Sunday, March 06, 2005

The Law on our Hearts

Jeremiah 31:33-34 reads, "But this is the covenant that I will make with the house of Israel after those days, declares the Lord: I will put my law within them, and I will write it on their hearts. And I will be their God and they shall be my people. And no longer shall each one teach his neighbor and each his brother, saying, 'Know the Lord,' for they shall all know me, from the least of them to the greatest, declares the Lord. For I will forgive their iniquity, and I will remember their sin no more." (ESV)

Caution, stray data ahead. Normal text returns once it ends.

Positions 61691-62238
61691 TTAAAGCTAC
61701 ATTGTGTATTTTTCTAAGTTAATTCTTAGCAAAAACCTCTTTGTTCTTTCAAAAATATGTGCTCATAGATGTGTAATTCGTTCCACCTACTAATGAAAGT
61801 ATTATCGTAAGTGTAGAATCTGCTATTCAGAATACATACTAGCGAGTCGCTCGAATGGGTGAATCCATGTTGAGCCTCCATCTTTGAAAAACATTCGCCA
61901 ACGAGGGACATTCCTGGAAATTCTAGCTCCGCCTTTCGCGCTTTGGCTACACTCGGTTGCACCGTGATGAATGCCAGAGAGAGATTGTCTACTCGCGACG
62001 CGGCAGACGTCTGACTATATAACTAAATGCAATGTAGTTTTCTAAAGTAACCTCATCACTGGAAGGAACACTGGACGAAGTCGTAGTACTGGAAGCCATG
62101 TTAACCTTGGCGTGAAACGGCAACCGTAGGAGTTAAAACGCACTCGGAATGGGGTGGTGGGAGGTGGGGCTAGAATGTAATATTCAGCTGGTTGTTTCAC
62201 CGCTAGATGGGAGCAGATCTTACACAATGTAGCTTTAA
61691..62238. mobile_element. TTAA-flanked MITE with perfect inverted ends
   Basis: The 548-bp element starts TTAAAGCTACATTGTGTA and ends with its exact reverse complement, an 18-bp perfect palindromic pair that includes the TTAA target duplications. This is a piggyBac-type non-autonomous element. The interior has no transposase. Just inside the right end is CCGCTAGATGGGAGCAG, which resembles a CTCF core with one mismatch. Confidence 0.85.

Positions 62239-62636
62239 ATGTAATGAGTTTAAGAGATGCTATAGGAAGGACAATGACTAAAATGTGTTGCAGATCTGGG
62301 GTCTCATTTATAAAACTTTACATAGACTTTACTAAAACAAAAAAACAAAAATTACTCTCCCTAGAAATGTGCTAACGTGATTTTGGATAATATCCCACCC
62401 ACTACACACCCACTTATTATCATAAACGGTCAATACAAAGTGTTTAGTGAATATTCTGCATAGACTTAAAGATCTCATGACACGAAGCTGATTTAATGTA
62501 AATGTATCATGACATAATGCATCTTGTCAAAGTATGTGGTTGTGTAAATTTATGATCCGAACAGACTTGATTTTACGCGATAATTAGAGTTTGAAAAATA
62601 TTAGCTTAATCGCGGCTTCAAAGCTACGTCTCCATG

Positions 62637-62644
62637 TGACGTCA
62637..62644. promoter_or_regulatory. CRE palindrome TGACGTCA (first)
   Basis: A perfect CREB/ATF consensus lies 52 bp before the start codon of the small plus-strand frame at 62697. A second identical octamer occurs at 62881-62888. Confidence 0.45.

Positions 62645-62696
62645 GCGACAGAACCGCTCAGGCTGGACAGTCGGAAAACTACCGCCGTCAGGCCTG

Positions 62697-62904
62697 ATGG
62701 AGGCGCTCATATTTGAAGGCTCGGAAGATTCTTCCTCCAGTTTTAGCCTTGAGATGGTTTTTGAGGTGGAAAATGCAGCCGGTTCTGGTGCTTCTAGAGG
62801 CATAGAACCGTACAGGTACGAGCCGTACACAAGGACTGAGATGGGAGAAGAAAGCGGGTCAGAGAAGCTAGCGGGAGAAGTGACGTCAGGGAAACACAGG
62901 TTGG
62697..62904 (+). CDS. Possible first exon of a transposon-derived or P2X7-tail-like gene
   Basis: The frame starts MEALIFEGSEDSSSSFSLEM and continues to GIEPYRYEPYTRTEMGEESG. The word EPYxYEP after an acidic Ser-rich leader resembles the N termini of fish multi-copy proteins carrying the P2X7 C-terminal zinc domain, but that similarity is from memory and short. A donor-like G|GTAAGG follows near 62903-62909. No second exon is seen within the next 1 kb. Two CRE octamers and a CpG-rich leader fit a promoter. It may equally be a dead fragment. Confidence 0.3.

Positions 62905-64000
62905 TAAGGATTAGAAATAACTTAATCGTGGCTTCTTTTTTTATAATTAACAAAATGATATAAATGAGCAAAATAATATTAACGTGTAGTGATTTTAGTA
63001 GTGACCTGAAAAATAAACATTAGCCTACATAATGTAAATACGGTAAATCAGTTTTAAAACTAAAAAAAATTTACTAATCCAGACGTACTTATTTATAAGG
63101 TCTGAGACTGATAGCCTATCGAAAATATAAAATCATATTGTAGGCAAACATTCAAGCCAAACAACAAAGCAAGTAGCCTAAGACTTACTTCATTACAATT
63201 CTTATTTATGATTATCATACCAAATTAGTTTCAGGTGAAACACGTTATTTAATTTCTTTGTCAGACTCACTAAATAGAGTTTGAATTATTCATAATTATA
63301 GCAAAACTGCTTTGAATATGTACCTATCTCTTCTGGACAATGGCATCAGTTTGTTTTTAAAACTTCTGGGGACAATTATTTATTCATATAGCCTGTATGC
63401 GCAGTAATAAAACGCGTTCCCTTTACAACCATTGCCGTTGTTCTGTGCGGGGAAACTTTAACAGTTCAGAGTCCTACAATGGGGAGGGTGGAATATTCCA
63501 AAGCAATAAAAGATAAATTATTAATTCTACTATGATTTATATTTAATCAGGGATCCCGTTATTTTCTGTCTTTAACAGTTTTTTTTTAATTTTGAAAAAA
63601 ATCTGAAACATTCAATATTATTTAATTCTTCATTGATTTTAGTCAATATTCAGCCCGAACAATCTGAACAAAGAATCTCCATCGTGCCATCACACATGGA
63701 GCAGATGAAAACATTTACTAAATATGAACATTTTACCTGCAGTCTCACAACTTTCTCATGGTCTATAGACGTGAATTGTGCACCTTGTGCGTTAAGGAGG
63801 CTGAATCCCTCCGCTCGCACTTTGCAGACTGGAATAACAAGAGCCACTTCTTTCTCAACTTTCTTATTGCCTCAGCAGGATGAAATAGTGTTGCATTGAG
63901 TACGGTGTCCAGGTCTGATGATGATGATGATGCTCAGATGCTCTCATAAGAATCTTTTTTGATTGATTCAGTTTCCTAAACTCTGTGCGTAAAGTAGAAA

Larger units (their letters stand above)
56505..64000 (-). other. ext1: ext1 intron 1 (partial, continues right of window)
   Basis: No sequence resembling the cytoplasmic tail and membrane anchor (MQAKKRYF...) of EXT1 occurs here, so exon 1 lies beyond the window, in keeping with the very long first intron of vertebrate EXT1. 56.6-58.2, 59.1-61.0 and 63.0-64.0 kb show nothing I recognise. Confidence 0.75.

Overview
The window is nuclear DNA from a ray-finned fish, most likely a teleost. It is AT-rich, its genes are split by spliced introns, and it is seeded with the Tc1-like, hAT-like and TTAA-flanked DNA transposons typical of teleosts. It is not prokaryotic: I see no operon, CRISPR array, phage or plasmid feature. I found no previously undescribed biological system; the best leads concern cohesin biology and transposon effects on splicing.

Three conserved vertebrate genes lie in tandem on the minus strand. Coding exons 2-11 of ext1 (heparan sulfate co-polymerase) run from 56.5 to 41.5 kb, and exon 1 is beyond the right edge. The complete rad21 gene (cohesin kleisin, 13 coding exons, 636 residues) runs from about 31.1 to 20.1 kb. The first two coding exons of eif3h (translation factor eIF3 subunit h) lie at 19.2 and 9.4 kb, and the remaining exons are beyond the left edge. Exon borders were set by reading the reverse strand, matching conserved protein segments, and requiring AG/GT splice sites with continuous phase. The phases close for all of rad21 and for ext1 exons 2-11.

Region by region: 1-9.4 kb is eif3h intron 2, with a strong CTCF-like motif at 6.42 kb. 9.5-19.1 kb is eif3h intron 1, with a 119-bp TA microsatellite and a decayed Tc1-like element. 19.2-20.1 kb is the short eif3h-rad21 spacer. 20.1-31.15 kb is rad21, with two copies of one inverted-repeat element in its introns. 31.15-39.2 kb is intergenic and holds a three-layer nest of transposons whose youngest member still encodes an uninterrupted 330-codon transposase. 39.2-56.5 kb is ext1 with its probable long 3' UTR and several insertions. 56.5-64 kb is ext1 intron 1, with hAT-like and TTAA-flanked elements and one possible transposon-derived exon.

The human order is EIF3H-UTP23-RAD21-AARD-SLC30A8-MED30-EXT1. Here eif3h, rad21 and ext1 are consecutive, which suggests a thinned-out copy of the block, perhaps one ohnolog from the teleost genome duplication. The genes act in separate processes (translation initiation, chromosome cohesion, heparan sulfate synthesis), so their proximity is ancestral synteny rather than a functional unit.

Here the Lord speaks of the New Covenant He will make with His people, a covenant different from the Mosaic covenant that they broke. Instead He will put the law on their hearts and forgive them their iniquity and sin. So here's my question for you all: What is the 'law' he is speaking of writing on our hearts? This passage is reference twice in the NT, once in Heb. 10:16-17 where it is quoted directly, and Rom. 2:15 (note also preceding and following verses) where the 'law is written on their hearts' is again referred to. It seems, especially in the Romans text, that this is referring to the 'natural law' that is evident to all mankind apart from specific revelation, by which all mankind is held guilty before God for sin. This text also seems to put no limit on the timeframe in which this law on our hearts exists (i.e. before the New Covenant). However, the Jeremiah text seems to refer to this law written on the hearts that is something that is specifically revealed and within a timeframe (i.e. at the institution of the New Covenant). So again my question is what the 'law written on the hearts' of the New Covenant is. The Hebrews passage seems to deal more directly with the Jeremiah passage, and explicitly connecting the New Covenant to Jesus' one perfect sacrifice. So is the law here 'law' in the broad sense of God's Word as a whole, inclusive of both Law and Gospel? (cf. the Formula of Concord article V explanation of the Scripture's use of law--strictly speaking, and gospel--strictly speaking vs. their broad sense). Or is the law on our hearts (accd. to Jer. 31:33) the law strictly speaking, as God's commandments and precepts? Why then is it speaking of forgiveness? I appreciate your feedback on this question.